Patrick Swayze would seem to be ideally cast as Bodhi, a fearless hippie-rebel surfer who keeps talking about the metaphysics of riding waves. With his compact bronze physique and his long hair dyed into luscious goldilocks, Swayze is the quintessence of Beach Bum. And, as he proved in the amusing B movie Road House, he knows how to use his dancer's training to play Zen macho. But in Point Break, Swayze's presence is strangely inconsequential. It's partly because the script a real shambles has Bodhi dropping flower-child howlers like ''Surfing is a state of mind'' and ''It's where you lose yourself and find yourself.'' I doubt even Marlon Brando could have redeemed dialogue like that. Swayze, though, digs into the Southern California homilies with such smiley, bright-eyed enthusiasm that he ends up looking downright fey.
Bodhi, who's meant to be the most free-spirited surfer of them all, may or , may not be involved with the film's villains a band of renegade L.A. surfer jocks who celebrate their freedom over the straight world (i.e., anyone who doesn't surf) by donning outsize rubbery masks of four ex-Presidents and pulling off daring bank heists. (Only in California could armed robbery be viewed as a spiritual activity.) Attempting to infiltrate this jokey, Olympic-team version of the Symbionese Liberation Army is Johnny Utah (Keanu Reeves), a 25-year-old FBI agent and ex-college football star fresh out of the academy at Quantico, Va. The movie is a gonzo hybrid, at once a violent cop thriller and a solemnly wide-eyed plunge into the surfer subculture.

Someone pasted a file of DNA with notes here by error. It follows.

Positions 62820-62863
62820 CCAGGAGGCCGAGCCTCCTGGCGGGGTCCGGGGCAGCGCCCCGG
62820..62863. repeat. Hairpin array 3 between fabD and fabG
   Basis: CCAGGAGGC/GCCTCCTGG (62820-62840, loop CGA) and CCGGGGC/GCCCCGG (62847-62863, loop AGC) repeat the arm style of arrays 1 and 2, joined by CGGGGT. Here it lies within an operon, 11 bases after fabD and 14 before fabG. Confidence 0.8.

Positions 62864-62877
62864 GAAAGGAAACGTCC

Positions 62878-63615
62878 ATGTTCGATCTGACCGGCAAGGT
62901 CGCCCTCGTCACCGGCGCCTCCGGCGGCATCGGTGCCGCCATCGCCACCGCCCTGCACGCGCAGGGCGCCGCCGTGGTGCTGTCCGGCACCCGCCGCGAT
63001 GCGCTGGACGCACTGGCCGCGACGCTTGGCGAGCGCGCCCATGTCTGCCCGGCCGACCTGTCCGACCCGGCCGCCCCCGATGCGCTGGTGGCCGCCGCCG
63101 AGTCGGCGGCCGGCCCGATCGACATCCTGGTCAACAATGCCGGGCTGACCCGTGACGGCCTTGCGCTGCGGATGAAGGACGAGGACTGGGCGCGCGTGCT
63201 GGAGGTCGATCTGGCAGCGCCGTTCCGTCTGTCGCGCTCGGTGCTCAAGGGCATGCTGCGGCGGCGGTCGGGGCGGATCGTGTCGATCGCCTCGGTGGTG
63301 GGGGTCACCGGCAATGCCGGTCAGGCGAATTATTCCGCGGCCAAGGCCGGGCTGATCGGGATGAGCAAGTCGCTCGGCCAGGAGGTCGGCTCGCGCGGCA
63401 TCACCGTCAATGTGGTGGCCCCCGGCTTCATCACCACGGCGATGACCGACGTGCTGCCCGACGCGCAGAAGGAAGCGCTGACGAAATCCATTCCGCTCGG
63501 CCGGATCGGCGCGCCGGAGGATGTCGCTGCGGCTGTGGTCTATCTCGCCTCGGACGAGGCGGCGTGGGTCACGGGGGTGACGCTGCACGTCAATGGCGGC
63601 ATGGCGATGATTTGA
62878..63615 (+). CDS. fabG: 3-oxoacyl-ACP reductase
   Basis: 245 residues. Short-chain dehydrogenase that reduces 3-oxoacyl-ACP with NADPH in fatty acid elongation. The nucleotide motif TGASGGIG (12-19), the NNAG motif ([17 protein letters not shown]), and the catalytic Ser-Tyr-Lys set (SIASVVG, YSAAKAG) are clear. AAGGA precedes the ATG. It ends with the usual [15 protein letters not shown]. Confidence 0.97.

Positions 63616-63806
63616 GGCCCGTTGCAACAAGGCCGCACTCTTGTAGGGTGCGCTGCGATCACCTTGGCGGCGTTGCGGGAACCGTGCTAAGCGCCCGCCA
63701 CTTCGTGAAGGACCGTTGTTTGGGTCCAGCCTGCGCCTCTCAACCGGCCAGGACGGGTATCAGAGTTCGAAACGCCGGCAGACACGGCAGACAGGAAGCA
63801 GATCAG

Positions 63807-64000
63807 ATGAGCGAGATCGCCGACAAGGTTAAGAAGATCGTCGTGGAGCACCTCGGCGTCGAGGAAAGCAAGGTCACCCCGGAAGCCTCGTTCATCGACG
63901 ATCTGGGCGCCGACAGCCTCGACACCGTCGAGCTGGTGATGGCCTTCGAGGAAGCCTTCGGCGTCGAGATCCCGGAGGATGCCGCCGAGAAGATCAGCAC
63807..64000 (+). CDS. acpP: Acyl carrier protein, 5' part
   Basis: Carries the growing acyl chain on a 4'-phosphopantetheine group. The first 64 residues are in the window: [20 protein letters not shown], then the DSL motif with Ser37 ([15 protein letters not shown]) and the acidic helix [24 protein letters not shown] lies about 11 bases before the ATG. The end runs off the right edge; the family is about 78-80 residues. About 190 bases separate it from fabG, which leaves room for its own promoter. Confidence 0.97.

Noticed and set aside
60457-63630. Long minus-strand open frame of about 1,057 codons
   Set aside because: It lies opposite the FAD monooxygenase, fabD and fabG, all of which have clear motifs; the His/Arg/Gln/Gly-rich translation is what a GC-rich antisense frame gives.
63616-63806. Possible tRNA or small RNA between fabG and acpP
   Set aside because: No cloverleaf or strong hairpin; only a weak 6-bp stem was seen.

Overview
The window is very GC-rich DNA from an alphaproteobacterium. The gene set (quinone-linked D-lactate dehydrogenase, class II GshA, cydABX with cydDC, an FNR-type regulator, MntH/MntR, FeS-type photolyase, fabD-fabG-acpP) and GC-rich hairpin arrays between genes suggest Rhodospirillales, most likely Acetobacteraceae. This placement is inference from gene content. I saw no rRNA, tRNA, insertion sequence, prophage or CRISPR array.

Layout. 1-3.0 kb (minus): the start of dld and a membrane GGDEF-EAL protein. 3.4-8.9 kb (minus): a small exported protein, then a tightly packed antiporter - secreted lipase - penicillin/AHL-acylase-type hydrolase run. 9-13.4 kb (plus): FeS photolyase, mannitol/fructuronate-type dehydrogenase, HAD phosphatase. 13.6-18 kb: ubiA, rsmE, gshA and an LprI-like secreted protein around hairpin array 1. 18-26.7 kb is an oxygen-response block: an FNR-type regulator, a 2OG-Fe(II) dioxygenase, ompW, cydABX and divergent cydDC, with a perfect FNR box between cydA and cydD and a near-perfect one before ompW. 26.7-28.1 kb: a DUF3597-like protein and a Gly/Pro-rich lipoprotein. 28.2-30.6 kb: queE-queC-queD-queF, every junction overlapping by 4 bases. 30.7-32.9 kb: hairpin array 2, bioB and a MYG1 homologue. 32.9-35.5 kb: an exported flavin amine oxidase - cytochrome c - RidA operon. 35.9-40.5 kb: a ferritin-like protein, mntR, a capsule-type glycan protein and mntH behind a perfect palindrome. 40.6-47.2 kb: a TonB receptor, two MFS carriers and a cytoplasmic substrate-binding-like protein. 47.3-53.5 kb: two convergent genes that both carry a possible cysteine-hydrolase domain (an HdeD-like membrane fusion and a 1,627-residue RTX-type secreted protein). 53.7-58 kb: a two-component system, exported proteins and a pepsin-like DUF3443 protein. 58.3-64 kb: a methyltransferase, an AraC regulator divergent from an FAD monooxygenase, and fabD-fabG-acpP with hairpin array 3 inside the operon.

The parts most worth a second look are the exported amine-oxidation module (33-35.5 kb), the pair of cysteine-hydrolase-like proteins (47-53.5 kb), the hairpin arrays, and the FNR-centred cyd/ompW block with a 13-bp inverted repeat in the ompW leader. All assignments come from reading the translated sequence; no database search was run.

Director Kathryn Bigelow is one of the new-style action wizards who've never quite mastered the nuts and bolts of telling a story. She's made one hypnotic vampire Western (Near Dark) and one sleek if ludicrous feminist cop thriller (Blue Steel). In Point Break (for which her husband, James ''Terminator'' Cameron, served as executive producer), she's trying to serve up a heavy-on-the-testosterone thrill machine. But when the action isn't pulsing, the movie goes limp. Reeves, always an appealing actor, is too placid to play a driven young federal agent. Bigelow has better luck letting the camera sweep grandly over scenes of fast-paced turmoil. She stages one terrifying backyard fight in which an upended lawnmower becomes a Hitchcockian weapon.
When the surfers climb on their boards, Bigelow lets her camera glide in synch with the surging aqua waves, producing a powerful kinesthetic effect. These sequences feel a bit impersonal, but they rev you up. And that's what the whole film is trying to do: get the audience high on vicarious physical sensation. Even more spectacular than the surfing scenes are several deliriously extended skydiving sequences, one of which has Swayze and his gung ho buddies, during free-fall, clasping hands in a circle they're like a mystic brotherhood of adrenaline and then coming as close to the ground as possible before opening their chutes. (That's the true test of dudehood.) At one point, a character even takes a leap without a chute. Bigelow clearly revels in the spectacle of jock bravado. The movie, though, treats its cult of bad-boy supersurfers with such crazed Olympian reverence that it verges on shutting the audience out. Point Break makes those of us who don't spend our lives searching for the ultimate physical rush feel like second-class citizens. The film turns reckless athletic valor into a new form of aristocracy. C+